Just days before international negotiations on climate change are set to begin in Paris, the United Nations’ World Meteorological Organization has announced that 2015 is shaping up to be the warmest year on record.
Climate change has surpassed "symbolic thresholds," the organization warns in a report released Wednesday from Geneva, with global surface temperatures set to breach a 1 degree Celsius rise from pre-industrial levels. The previous warmest year was 2014 and the past five years are shaping up to be the hottest such period.
Spurring the warming are the twin forces of human-induced climate change and a strong El Niño this year, according to the report.
Tellingly, the three-month average for carbon dioxide (CO2) in the northern hemisphere has reached 400 parts per million for the first time. Scientists have previously argued that the long-term concentration should stay below 350 parts per million in order to stave off the worst impacts of global warming, which include intensified storms, rising sea levels, and bizarre weather.
Although greenhouse gases are thought to be the primary driver, the effects of El Niño are adding to this year’s warming, reports the World Meteorological Organization. El Niño is the periodic warming of the Pacific Ocean every few years. That warming water tends to boost global air temperatures by at least 0.1°C, meteorologist Jeff Masters writes for the Weather Underground.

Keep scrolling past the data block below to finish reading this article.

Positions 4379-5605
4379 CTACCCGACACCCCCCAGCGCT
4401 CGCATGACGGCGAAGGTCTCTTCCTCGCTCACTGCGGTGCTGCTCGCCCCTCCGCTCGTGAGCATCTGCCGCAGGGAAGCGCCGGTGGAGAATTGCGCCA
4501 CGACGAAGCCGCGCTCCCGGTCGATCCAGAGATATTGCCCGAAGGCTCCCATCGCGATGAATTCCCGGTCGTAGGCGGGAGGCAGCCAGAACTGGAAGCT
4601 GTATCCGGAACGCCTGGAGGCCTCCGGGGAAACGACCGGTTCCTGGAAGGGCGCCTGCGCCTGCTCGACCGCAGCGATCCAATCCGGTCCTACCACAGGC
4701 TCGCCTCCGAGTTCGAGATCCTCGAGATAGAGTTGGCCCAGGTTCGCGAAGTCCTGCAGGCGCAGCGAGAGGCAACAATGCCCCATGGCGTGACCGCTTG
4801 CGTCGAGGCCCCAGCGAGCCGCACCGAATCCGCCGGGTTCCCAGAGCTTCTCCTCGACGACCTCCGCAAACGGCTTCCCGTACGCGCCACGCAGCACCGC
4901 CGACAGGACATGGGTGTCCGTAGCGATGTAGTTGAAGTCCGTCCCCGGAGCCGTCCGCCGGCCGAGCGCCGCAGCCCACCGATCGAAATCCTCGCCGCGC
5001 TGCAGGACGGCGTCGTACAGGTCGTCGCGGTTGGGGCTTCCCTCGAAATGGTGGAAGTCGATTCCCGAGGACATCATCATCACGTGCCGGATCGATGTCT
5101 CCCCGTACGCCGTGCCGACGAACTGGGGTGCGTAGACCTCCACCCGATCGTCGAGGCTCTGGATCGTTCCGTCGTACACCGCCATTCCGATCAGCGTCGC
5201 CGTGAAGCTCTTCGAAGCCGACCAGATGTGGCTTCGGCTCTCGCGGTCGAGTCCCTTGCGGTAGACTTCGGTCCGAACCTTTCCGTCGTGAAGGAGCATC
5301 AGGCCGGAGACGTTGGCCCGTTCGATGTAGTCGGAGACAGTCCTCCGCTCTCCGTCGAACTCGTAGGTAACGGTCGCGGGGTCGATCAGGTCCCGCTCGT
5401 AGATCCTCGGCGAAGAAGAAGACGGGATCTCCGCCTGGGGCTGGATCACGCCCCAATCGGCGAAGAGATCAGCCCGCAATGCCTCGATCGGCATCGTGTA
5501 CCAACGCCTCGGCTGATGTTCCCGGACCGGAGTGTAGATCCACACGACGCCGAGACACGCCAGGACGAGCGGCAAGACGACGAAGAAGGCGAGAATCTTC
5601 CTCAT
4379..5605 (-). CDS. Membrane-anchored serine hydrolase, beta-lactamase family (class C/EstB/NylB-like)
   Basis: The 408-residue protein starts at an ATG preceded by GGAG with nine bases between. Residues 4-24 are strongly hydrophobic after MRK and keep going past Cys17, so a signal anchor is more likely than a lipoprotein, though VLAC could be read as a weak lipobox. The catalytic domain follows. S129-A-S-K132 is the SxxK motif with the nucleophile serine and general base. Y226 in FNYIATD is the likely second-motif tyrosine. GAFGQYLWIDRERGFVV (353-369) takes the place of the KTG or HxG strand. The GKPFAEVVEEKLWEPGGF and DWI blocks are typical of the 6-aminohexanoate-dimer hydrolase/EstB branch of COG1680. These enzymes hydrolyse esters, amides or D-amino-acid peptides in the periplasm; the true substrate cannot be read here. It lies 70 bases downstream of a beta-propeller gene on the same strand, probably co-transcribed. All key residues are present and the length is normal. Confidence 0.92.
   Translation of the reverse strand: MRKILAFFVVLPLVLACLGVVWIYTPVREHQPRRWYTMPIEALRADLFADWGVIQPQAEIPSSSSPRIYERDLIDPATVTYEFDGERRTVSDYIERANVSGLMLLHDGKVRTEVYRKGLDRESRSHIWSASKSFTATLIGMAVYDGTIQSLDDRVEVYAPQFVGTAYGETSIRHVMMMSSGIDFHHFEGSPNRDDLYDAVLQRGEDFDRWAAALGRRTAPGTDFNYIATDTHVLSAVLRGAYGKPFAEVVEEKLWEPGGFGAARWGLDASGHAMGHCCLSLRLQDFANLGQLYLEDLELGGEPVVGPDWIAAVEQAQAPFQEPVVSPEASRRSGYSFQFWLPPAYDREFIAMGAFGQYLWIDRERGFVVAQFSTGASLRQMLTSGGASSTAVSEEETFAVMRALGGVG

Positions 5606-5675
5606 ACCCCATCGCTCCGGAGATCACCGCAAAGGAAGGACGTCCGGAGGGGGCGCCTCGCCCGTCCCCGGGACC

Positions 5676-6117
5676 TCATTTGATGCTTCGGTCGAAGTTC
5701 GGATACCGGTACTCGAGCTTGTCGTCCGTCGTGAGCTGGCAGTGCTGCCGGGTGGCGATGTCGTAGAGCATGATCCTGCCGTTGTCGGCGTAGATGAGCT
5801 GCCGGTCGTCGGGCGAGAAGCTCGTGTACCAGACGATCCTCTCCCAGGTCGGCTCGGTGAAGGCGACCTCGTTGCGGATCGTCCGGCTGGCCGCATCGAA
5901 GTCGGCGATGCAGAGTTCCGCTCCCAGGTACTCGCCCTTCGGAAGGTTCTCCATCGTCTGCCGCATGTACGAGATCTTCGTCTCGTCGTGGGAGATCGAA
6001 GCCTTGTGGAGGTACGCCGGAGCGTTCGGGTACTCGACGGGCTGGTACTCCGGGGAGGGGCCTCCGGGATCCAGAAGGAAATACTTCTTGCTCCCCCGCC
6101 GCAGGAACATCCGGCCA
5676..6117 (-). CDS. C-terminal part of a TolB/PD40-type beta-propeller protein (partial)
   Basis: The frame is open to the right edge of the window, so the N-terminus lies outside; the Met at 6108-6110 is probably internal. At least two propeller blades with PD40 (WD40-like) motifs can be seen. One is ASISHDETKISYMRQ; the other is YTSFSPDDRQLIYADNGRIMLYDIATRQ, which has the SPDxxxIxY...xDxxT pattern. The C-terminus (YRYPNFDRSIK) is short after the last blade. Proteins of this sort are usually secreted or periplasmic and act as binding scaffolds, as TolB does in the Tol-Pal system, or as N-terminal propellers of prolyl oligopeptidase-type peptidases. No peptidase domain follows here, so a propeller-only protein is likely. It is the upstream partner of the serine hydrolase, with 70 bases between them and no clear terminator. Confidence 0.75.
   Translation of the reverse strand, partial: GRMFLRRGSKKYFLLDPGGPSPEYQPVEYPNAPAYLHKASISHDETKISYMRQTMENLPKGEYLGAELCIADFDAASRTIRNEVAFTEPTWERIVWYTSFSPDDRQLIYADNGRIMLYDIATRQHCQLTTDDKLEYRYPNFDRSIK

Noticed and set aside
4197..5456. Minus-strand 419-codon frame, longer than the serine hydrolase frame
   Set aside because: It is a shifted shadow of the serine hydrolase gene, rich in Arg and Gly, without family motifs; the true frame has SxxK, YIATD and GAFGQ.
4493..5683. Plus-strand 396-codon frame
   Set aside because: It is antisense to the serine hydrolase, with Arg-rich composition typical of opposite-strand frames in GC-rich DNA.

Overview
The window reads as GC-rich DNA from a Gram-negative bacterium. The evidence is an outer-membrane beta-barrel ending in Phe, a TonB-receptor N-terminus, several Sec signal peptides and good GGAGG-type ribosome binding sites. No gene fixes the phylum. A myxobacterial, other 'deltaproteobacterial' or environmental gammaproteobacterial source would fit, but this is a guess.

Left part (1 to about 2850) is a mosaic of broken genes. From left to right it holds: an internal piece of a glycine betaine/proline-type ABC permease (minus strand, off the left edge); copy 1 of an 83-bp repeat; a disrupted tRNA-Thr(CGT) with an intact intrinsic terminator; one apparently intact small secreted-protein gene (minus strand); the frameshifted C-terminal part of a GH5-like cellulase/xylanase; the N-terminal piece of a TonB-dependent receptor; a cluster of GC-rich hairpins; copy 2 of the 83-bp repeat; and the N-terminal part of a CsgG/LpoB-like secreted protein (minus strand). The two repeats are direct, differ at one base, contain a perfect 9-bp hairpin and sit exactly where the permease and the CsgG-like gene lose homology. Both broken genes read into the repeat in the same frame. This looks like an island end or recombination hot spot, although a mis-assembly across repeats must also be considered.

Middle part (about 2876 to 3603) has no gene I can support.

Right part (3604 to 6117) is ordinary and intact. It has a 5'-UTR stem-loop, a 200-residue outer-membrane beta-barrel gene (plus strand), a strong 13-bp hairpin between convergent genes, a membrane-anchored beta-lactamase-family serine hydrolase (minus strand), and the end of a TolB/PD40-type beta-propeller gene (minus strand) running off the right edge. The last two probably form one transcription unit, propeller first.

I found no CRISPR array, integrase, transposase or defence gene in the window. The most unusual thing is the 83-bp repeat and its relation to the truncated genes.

“This extra bump in temperature, when combined with the long-term warming of the planet due to human-caused emissions of heat-trapping gases like carbon dioxide, makes it virtually certain that 2015 will be Earth's second consecutive warmest year on record,” Masters writes.
El Niño is already thought to have contributed to October 2015 being the warmest on record, at 0.98°C (1.76°F) above the 20th century average for the month.
"This is all bad news for the planet," World Meteorological Organization Secretary-General Michel Jarraud said in a statement.
World leaders from 190 countries are meeting in Paris from November 30 to December 11 with the goal of hammering out an agreement to cut greenhouse gases. (Learn about the people most at risk.)
“Greenhouse gas emissions, which are causing climate change, can be controlled,” Jarraud said. “We have the knowledge and the tools to act. We have a choice. Future generations will not."